CVS sells quack remedies.

Nearly everyone knows that smoking is bad for their health; smokers don’t smoke because they think it’s healthy. However, not everyone knows that CVS sells homeopathic “remedies” alongside actual medicines that contains active ingredients. The packaging and messaging is similar enough to ensure confusion. Meanwhile, cigarette packaging sports clear and prominent health warnings and tobacco products are hardly sold alongside, say, candy, or without age restriction.

CVS, like many retail stores, employs exploitative retail labor practices that create the working poor class.

Shuffling around hours regardless of people’s family life? Random scheduling at 24-hour stores that throws off sleep cycles? Punishing employees who call attention to scheduling mistakes by erasing their hours from the schedule rather than switching them with another willing employee? I’m not talking about Wal-Mart — CVS does those things all the time. I worked at a location where the regional manager was also the store manager and I knew people who worked at other stores in the region who had similar experiences, so schedule fuckery is hardly a one-off or rare occurrence. This might not be the case for other regions, but I happened to have worked for a fairly busy one.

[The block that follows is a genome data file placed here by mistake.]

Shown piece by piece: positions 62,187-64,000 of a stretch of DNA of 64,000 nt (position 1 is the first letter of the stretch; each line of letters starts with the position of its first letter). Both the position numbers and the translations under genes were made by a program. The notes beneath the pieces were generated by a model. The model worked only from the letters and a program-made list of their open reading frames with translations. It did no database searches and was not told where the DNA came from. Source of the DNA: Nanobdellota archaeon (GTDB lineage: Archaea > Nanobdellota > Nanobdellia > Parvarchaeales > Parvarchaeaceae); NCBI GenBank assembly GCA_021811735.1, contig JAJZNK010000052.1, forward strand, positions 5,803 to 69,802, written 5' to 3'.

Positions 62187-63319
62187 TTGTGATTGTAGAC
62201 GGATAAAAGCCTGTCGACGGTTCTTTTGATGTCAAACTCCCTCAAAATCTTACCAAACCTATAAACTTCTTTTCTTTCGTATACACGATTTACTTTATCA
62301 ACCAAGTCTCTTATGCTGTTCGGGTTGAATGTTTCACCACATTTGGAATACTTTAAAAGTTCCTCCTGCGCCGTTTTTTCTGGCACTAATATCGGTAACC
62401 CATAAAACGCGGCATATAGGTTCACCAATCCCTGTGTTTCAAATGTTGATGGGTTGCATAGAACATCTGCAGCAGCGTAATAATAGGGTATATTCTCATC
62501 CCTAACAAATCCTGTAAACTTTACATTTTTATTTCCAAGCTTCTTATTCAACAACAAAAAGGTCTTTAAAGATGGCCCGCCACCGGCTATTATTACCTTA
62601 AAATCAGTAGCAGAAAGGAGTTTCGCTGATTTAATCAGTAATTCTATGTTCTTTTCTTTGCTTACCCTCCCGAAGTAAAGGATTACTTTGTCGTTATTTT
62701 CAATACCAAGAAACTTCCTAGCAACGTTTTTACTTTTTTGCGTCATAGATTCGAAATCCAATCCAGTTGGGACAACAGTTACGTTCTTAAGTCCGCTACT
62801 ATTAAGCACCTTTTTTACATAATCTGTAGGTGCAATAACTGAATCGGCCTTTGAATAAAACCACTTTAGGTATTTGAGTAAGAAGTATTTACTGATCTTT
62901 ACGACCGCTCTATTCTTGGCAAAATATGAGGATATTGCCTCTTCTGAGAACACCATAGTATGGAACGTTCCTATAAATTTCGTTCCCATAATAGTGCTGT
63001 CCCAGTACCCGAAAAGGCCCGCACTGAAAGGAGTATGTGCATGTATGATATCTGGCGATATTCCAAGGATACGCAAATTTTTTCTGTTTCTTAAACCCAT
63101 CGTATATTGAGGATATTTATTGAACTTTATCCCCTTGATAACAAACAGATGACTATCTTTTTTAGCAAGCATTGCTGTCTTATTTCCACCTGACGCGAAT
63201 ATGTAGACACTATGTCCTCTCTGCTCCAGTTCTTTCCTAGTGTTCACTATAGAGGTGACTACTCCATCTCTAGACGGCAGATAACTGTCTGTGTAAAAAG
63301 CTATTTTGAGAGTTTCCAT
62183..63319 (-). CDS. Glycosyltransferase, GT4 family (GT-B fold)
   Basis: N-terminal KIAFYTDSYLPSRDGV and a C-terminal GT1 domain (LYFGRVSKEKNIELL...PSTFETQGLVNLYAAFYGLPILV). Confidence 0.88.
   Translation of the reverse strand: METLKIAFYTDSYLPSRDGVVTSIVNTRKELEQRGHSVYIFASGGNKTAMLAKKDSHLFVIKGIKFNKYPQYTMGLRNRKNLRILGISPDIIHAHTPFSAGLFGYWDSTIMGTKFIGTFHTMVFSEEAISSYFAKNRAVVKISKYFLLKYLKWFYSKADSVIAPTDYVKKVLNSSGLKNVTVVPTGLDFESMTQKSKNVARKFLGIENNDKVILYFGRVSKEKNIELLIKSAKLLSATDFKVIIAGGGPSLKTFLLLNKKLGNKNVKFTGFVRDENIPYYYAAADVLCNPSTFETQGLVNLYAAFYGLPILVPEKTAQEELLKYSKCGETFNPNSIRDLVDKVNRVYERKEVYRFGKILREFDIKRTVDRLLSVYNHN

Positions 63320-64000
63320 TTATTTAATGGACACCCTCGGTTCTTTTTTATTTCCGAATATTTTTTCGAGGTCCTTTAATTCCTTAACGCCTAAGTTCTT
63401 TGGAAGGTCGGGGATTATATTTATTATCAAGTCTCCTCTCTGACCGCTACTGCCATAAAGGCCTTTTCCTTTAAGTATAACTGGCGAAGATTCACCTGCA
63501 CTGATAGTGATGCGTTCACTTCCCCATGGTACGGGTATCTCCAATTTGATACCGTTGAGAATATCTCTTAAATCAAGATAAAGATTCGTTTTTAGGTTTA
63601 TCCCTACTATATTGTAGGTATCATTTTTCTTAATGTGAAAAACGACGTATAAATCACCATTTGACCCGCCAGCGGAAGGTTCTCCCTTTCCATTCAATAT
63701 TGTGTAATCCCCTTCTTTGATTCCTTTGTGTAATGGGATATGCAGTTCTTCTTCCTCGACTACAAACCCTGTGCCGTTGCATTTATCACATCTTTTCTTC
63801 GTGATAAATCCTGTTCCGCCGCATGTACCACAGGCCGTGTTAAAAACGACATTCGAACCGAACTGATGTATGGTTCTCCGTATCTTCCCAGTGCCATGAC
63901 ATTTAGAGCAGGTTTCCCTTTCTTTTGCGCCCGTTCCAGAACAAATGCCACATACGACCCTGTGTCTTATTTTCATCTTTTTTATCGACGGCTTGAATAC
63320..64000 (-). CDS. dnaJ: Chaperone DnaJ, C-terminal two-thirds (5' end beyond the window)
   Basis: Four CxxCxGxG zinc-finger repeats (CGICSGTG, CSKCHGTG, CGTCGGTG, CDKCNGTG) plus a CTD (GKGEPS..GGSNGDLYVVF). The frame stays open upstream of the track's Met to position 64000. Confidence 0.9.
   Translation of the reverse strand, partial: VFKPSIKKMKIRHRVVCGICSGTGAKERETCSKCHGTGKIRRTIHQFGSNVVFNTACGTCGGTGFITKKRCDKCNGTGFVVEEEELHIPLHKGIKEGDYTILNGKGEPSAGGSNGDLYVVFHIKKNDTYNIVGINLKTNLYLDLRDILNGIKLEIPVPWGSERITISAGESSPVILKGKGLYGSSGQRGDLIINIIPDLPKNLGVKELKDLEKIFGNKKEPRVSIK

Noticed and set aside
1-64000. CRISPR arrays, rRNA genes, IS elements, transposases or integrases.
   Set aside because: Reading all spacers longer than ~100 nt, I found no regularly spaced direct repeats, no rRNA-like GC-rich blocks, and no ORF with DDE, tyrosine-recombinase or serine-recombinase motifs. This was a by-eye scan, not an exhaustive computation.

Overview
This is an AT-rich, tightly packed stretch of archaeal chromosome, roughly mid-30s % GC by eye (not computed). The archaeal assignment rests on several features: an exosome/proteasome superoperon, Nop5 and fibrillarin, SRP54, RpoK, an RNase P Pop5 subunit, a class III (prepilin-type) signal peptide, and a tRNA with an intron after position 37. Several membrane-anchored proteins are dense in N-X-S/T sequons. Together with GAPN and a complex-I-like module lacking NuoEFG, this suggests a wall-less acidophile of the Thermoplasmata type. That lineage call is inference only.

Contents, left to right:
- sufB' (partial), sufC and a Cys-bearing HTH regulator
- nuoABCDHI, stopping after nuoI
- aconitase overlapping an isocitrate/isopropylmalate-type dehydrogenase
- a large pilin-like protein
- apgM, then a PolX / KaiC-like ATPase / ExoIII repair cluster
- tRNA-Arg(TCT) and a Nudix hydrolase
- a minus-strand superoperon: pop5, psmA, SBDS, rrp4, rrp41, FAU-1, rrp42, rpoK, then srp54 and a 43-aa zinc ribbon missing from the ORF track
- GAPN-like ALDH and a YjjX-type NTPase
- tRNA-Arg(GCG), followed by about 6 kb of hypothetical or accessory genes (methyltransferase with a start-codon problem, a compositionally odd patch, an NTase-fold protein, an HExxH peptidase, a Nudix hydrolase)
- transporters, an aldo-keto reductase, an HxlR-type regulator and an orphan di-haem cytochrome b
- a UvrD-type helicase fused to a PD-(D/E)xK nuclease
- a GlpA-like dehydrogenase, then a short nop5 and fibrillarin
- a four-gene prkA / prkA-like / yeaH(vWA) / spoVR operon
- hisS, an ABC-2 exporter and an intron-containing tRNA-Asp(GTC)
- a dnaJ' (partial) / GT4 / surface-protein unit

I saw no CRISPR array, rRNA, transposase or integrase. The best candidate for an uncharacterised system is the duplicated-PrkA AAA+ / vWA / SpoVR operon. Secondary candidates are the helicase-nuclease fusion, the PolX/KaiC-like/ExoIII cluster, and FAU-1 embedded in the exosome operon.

Retail exploitation of labor leads to poor health outcomes, including nicotine addiction, due to stress and exhaustion. Sure, I read Nickel & Dimed when I was an adolescent, but nothing could prepare me for living like that myself: I was always tired. No amount of caffeine or supplements (both obtained at the oh-so-generous 20%-off employee discount) could alleviate the exhaustion that pervaded my life when I worked at CVS. I had the advantage of not having lived like that my whole life or having dependants. My coworkers were not so lucky. Many of them were parents and had other part-time jobs, which, along with the CVS gig, enabled them to scrape together a meager living. Their working-poor exhaustion reached levels I could not fathom. Judging or blaming them for using their 15-minute breaks to have a smoke would have been cruel.

Smoking rates continue to fall, but exploitative labor practices continue to rise.